A recent joint report by religious freedom advocate groups Open Doors, Middle East Concern, Article 18, and Christian Solidarity Worldwide assessed that the persecution of Christians in Iran rose to new heights during 2018, with an “unprecedented wave of raids on private house gatherings” and many prison sentences imposed on Christians.
Yet the Regime claims that religious minorities, including Christians, are treated fairly in Iran, even as the mullahs step up their targeting of Christians who are merely practising their faith. This is backed up by the ever-growing records of arrests and punishments for non-Muslims in Iran, which includes the more than 100 Christians arrested across Iran in the week before Christmas in 2018.
Rafizadeh explained that the Iranian Ministry of Intelligence conduct surveillance of Christian communities and pass this information onto the Islamic Revolutionary Guard Corps (IRGC), who conduct the brutal raids and make sweeping arrests.
He wrote: “The abuse does not stop with surveillance and arrest; these innocent citizens are then denied fair and due process or access to their own counsel. To solicit a confession, the interrogators resort to violence and, according to Open Doors, solitary confinement and an assortment of physical and psychological torture techniques.”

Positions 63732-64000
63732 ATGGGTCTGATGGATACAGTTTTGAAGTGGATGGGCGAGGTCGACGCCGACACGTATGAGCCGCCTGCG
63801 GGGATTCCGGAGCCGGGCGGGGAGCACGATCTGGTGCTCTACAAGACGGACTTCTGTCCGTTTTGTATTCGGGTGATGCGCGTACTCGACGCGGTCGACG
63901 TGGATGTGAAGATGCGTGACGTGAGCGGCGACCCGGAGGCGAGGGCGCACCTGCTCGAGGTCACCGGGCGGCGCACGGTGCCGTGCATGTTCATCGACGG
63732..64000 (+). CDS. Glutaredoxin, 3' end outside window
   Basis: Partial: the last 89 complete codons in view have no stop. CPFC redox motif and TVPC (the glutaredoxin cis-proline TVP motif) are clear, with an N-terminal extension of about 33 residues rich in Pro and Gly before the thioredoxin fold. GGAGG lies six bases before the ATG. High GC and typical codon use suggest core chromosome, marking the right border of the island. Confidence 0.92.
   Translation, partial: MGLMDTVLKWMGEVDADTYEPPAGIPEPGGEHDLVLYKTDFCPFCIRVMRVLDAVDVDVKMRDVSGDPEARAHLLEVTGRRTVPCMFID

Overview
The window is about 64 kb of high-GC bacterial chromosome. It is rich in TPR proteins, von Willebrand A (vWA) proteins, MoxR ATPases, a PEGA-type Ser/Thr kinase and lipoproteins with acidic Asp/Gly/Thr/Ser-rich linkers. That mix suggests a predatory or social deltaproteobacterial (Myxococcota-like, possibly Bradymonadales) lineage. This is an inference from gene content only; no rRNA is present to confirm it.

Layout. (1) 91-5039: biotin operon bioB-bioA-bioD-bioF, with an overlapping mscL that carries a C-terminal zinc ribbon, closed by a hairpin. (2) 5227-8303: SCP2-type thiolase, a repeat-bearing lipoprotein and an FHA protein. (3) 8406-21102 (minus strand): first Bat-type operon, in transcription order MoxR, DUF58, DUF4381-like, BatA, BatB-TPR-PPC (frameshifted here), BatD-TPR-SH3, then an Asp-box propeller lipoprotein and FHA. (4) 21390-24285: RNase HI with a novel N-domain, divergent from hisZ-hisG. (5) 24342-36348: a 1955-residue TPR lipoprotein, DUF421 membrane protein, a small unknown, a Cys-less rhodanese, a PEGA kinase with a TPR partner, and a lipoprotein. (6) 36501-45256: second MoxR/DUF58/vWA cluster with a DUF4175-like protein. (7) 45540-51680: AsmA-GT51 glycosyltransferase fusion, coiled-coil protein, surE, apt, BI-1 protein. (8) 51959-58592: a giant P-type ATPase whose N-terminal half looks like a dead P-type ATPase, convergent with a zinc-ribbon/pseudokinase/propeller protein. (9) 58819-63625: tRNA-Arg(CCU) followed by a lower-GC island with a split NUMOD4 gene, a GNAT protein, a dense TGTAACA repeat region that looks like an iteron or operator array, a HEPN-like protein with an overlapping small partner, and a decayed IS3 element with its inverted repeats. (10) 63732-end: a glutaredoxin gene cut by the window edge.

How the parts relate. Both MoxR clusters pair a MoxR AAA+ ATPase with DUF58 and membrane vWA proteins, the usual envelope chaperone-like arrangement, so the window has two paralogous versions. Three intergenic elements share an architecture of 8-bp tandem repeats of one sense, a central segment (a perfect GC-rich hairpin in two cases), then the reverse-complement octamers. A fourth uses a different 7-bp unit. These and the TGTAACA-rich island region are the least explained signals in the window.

The IRGC does not merely target individual Christians, but have actually raided and shut down churches and confiscated the buildings themselves. As a result, many Christians host church services in their own houses, but even this doesn’t stop the Regime from invading and closing the service down.
Christians are often charged with trumped-up national security violations to justify their inhumane treatment and the long prison sentences, such as Shamiram Issavi Khabizeh, the wife of Rev. Victor Bet Tamraz, who was given ten years imprisonment for being caught practising her religion.
The Regime’s crackdown is motivated by the desire to threaten and intimidate the entire Christian community in Iran into hiding their faith and encourage them to flee Iran, which will result in less Christian converts.
But why is the international community not doing anything to stand up for the rights of Christians in Iran, when the Iranian government has an obligation to respect freedom of religion under international law?
Rafizadeh wrote: “If the Iranian government refuses to take steps to protect the rights and freedom of the Christians, these innocent people can only plead for humanitarian aid from the community outside their borders, in the hope that one day they might live in a land where their beliefs and prayers are not a reason for imprisonment and torture.”